|Publication number||US4086519 A|
|Application number||US 05/772,029|
|Publication date||Apr 25, 1978|
|Filing date||Feb 25, 1977|
|Priority date||Feb 25, 1977|
|Also published as||DE2807834A1|
|Publication number||05772029, 772029, US 4086519 A, US 4086519A, US-A-4086519, US4086519 A, US4086519A|
|Inventors||Erland K. Persson|
|Original Assignee||Electro-Craft Corporation|
|Export Citation||BiBTeX, EndNote, RefMan|
|Patent Citations (1), Referenced by (88), Classifications (18)|
|External Links: USPTO, USPTO Assignment, Espacenet|
This invention relates to angular position encoding means and more particularly to a Hall effect shaft angle position encoder for use with brushless direct current motors and tachometers or other similar electrical mechanisms.
Generally speaking, DC brushless motors are constructed so that a rotational position of the rotor having a permanent magnet is detected using Hall effect elements or field detecting elements, sensing induction windings, and the commutation and excitation of the stator windings is thus controlled by an output from the detecting elements. Normally in such a conventional brushless motor, the stator exciting coils producing the magnetic fields for rotating and driving the rotor are disposed outside the periphery of the rotor. To detect a rotational position of a two pole rotor, generally a sensor system is employed using a pair of Hall generators displaced by 90° and disposed adjacent the periphery of the rotor. The magnetic flux which varies with each rotational phase of 90° of the rotor is detected and the output corresponding to the detected variation is electrically treated by amplification and a current is then applied to the driving coils arranged in the stator to comply with the phase variation of 90°, and thus drive the rotor.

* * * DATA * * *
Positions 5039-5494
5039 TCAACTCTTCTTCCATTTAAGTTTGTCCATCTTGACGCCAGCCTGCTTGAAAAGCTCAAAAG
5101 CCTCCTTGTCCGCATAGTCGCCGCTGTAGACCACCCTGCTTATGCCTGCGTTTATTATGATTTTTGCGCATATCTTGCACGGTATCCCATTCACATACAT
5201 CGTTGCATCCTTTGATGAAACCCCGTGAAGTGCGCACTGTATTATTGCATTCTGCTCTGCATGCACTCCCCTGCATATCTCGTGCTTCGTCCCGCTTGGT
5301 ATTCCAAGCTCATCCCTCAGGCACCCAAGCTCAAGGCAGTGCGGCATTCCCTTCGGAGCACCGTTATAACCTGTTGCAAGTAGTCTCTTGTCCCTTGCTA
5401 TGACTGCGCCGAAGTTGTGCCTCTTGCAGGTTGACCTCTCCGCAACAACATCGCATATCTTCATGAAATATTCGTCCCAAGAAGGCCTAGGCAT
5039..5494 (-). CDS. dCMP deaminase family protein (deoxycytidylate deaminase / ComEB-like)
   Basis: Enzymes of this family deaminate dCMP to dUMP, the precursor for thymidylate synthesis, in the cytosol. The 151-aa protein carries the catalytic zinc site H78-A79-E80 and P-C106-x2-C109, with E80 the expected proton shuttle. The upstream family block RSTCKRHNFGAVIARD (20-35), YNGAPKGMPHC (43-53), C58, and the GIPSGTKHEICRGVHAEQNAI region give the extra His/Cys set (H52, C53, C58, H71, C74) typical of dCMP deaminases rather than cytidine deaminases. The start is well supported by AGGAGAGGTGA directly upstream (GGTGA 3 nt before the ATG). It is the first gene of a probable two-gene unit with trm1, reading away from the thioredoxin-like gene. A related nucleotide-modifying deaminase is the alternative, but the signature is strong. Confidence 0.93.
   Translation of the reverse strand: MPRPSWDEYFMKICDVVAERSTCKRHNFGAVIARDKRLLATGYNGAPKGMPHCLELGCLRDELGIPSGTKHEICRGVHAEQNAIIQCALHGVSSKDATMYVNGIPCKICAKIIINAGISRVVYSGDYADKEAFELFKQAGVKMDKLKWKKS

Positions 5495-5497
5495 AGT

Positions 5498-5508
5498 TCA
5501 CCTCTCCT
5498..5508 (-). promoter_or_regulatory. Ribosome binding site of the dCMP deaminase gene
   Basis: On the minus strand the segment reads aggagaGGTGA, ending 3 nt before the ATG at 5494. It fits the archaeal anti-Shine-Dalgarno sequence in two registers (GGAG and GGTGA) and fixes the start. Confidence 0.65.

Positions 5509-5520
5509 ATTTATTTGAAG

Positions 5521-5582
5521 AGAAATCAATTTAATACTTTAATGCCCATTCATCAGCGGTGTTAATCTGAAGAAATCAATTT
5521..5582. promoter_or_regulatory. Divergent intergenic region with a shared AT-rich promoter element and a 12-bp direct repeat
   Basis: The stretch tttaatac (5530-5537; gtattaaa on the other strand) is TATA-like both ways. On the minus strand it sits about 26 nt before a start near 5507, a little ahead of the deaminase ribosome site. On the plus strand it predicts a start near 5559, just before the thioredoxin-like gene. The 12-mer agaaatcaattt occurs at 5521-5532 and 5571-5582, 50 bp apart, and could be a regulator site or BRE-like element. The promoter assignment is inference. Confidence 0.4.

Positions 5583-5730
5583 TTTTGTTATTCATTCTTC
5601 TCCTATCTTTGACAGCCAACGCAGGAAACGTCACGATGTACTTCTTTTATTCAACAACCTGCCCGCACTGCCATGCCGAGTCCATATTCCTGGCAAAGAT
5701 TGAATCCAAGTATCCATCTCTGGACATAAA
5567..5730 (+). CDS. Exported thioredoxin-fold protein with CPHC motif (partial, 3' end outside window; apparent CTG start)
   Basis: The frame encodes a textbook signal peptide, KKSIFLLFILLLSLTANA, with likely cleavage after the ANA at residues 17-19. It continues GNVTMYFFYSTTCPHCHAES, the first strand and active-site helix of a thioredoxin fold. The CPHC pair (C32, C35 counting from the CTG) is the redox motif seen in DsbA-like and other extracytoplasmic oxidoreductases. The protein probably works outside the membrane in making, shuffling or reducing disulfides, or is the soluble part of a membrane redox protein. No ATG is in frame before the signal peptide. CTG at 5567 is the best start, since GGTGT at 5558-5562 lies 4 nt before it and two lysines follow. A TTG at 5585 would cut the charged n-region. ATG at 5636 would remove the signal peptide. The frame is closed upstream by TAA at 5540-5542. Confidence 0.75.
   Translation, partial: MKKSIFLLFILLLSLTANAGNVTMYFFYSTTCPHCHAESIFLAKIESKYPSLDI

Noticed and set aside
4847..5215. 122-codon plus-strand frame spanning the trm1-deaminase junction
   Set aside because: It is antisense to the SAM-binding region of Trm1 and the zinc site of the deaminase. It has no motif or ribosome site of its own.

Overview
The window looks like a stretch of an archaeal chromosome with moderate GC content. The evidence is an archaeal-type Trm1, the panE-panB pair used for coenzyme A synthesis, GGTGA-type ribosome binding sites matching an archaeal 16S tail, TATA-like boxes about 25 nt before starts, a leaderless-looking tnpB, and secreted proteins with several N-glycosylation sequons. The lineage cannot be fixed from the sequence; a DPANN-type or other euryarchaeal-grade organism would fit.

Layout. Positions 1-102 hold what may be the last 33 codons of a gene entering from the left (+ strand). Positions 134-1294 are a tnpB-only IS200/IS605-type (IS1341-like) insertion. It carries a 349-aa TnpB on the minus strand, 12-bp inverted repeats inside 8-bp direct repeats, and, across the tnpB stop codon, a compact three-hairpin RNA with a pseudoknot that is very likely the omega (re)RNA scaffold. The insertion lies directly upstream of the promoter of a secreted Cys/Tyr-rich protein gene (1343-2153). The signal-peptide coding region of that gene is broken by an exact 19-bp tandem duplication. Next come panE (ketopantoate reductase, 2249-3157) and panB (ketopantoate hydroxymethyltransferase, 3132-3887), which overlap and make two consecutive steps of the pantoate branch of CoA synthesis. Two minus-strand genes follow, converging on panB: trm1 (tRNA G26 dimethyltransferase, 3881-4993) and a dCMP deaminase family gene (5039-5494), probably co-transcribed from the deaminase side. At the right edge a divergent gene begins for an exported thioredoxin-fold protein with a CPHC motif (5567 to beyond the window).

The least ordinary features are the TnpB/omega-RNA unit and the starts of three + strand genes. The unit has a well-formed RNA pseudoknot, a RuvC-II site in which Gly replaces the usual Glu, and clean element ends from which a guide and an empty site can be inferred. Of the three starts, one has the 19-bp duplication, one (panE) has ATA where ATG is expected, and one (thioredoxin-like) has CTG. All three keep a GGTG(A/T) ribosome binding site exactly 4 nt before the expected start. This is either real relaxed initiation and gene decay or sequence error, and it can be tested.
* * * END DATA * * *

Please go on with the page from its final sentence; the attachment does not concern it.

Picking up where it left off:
It is also well known that in some installations of the Hall elements, grooves are formed in the surface of the iron core of the stator and the Hall elements are installed in these grooves. However, magnetic flux has the property of concentrating in places of minimum distance, and a high magnetic flux density cannot always be obtained at the parts where the Hall elements or sensors are provided in the grooves. Thus, large permanent magnets or Hall elements of high sensitivity may be necessary in order to drive associated power transistors ordinarily accompanying such Hall element sensors.
It is also known that when the output voltages from the Hall elements are increased to increase the driving current to be supplied to the stator windings, the driving current not only takes on characteristics of a square wave or pulse-like wave but also contains harmonics not included in the input signals so that an additional problem of coping with harmonic frequencies must be solved.
The foregoing descriptions of the prior art and its associated problems in which detection of the rotor elements is employed are set out in a number of prior art patents in which there is general recognition that heat created within this localized area also interferes with the Hall effect flux sensing sensors or transducers, and thus there are attendant problems in attempting to overcome the deficiencies in working with the flux fields created directly by the rotor elements. By way of example, the prior art particularly discloses certain of these problems in the following U.S. Pat. Nos.: 3,483,456, Brunner; 3,719,875, Holland; 3,688,172, Sieber; 3,200,316, Engel; 3,805,134, Osamu; 3,783,359, Malkiel; 3,716,769, Brunner; 3,743,902, Perkins; 3,831,072, Tanikoshi; 3,898,544, Tanikoshi; 3,644,765, Janson; 3,896,357, Tanikoshi; 3,383,574, Manteuffel.
The prior art referred to is directed to different forms of commutation means for brushless DC motors using Hall effect devices. However, when one attempt to use such devices in high power servo motors where high magnetic fields are present, and where a precise location of switching angles is needed, usually interference from the excitation fields in the stator structure produces an undesirable aspect and error. Therefore, it is desirable to remove the Hall effect commutation sensors to a location where stray fields are not likely to cause any influence and thus provide a commutation magnetic field system which provides the highest degree of rate of change of polarity in the region of the desired commutation points.